Hindsight for Monday, March 14, 2022
MY BELATED foray into Facebook and the whole FB notion of “friends” led me to ask myself if—in these contentious times—it would be wise to apply a political filter to the many “friend requests” I receive every day, 90% of which come from total strangers.
My simple, old-fashioned liberalism said no. Keep it open. If I were confident in my beliefs, values, and principles, then I shouldn’t fear the presence of contrary ideas, which could be a springboard for a lively and high-minded discussion of alternative futures.
Maybe I could even make fast friends from the other side, people who were equally concerned about our country’s situation and the need for capable leadership. Maybe we could even meet sometime for coffee or a few beers, engage in playful joshing about other’s politics, and end the day with a soulful rendition of “Kumbaya” around a bonfire. We could show the world the true meaning of unity, love, compassion, and all those nice words politicians can’t resist mouthing every five seconds.
It sounded good—at least in theory. Agree to disagree, turn the other cheek, and all that. Embrace the enemy, and the burrs, bumps, and other imperfections of democracy. Celebrate political diversity as a strength. Accept whatever happens in May as the sovereign will of the people, and yield gracefully to the new president’s wisdom.
I wish I could say that that I took that high road—but I didn’t; I couldn’t. I did leave the door wide open on my first month on FB, during which I said yes to practically every request that came my way, and kept all my posts public. Soon enough, as my political preferences became obvious, I began to be cursed and trolled. Okay, par for the course—you express an opinion, you expect blowback. I tolerated it for a while, and then I asked myself—do I really want or need this, in my personal space? Were these silly comments enlightening me in any way, except to prove how much savagery you can draw from the tiniest scrap of brain?
And so I learned the other side of Facebook that everyone else seemed to be adept at: delete, block, mute, unfriend. I began screening every “friend” request to reject dubious characters outright, including and especially those openly campaigning for candidates perpetually too busy to attend public debates. Now, I realize I’m being politically suicidal that way, by hunkering down in my hermit’s cave and refusing to participate in the time-critical mission of conversion. So please don’t do what I did, and be nice.
But forget the trolls—that’s like talking to your toilet. So far, my toilet’s been telling me this: “Our guy will win. Look at the polls. It’s over. Only the stupid think otherwise.” I flush it all down, but it keeps floating back up.
Seriously, going beyond paid-by-the-click trolls, I want to find an intelligent, articulate supporter of He Who Will Not Debate and ask just one question: “Why?”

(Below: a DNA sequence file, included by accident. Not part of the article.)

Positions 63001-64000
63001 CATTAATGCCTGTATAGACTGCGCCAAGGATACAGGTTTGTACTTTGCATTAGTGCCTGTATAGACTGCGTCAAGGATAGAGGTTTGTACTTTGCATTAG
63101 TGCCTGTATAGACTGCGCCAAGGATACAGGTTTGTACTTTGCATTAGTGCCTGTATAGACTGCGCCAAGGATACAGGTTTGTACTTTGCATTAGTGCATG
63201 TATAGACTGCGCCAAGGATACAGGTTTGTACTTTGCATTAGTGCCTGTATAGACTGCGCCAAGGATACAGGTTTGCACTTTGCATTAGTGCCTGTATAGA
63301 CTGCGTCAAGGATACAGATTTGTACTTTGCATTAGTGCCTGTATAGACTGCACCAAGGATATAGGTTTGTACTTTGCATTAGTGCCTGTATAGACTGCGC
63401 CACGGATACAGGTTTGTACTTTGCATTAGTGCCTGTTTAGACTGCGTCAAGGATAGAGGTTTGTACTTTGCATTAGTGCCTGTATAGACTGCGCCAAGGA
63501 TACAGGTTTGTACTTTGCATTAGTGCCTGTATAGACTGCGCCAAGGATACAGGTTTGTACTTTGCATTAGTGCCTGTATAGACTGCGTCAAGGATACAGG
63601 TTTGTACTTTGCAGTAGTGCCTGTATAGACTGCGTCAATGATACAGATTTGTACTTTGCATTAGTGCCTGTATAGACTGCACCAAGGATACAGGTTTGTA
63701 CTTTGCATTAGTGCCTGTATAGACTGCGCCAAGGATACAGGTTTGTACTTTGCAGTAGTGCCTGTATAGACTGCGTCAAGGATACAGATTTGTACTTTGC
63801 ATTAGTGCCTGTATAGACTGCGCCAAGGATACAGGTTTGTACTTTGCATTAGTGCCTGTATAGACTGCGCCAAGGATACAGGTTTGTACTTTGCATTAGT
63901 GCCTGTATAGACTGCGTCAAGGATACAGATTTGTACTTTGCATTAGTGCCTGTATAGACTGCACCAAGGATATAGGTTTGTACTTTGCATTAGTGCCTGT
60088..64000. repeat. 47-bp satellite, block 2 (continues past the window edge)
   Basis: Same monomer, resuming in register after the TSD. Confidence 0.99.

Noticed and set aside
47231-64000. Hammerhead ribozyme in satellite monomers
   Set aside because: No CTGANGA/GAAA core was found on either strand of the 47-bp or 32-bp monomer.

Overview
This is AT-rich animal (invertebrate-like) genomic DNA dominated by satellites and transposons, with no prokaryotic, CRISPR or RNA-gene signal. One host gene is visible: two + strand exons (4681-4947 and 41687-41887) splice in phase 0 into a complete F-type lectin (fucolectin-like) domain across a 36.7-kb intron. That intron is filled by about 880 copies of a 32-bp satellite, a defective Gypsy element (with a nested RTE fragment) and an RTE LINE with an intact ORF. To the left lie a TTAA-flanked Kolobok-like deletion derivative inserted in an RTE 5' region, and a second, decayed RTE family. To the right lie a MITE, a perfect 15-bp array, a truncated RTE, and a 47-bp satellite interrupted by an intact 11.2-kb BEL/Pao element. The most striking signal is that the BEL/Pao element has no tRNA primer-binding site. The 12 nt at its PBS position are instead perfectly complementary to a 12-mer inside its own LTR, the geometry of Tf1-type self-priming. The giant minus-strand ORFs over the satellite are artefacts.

Do such people exist? They certainly do—I’ve personally known quite a few. Brilliant, eloquent, educated in the world’s best schools, well-traveled, at the top of their professions. They will claim to have been there, done that; some may even have been torchbearers and ideologues for the Left. Somewhere along the way, for reasons known only to them, they make a complete about-face, declare liberal causes dead, and cast their lot with the same people they once found repugnant. They become the gurus of the Right, the stylists of a fashionable authoritarianism they try to invest with narrative inevitability.
Odd as it may seem, like Franco and his fascists, they will profess to be servants of God, and can be judged only by Him. They are not in it for the money, they will insist, although they live very comfortably. They affect a carapace of cynicism—they support He Who Will Not Debate, not out of love nor confidence in his admittedly mediocre talents, but because he will win, like it or not, so they are already thinking ahead to how he can be manipulated by his No. 2, their real horse. They are in it for the long game.
Sure, they’re smart, or seem to be. The only problem is, they’ve lost a fundamental sense of right and wrong. They’re beyond outrage. Proficient at turning fiction into “fact,” and inflated by their proximity to power, they mistake cleverness for conviction, and survival for salvation. In the end, they believe in nothing but themselves; they are their own echo chambers. “I don’t care what people think about what I think,” one such pundit told me, and it told me enough.
So if and when I ask these people “Why him?”, I don’t expect a gush of praises for the fellow’s virtues, but rather a PowerPoint lecture on why he will win, regardless of everything. “Only the stupid,” they will remind me, “look at elections in terms of good and evil.”
Even academics can over-analyze things and ignore or forget the basic question: Is it the right and the good thing to do? “Realpolitik”—a pet word of cynics—is no excuse for resignation and acceptance.
All the scholarly explanations for Vladimir Putin’s Russo-centric world view can’t justify Russian aggression. Putin may have a right to feel threatened by a pro-NATO Ukraine, but he still doesn’t have a right to invade it and shell it to pieces. And we need to say so. As so often happens, to pose as “neutral” in this case (ostensibly because we have no dog in this fight) is to support the oppressor. We do have a dog, and it isn’t so much Ukraine itself but justice.
So when I choose my Facebook friends, I choose people who still believe passionately in truth, freedom, and such things as the strategists of the Dark Side find foolish and irrelevant. I choose people who will restore and reinforce my faith in humanity, and who will remind me that we, too, are in this for the long fight, way beyond May 9.
“Only the stupid” may refuse to surrender in the face of looming annihilation, but I’ll take the Zelenskys of the world anytime over its Putins.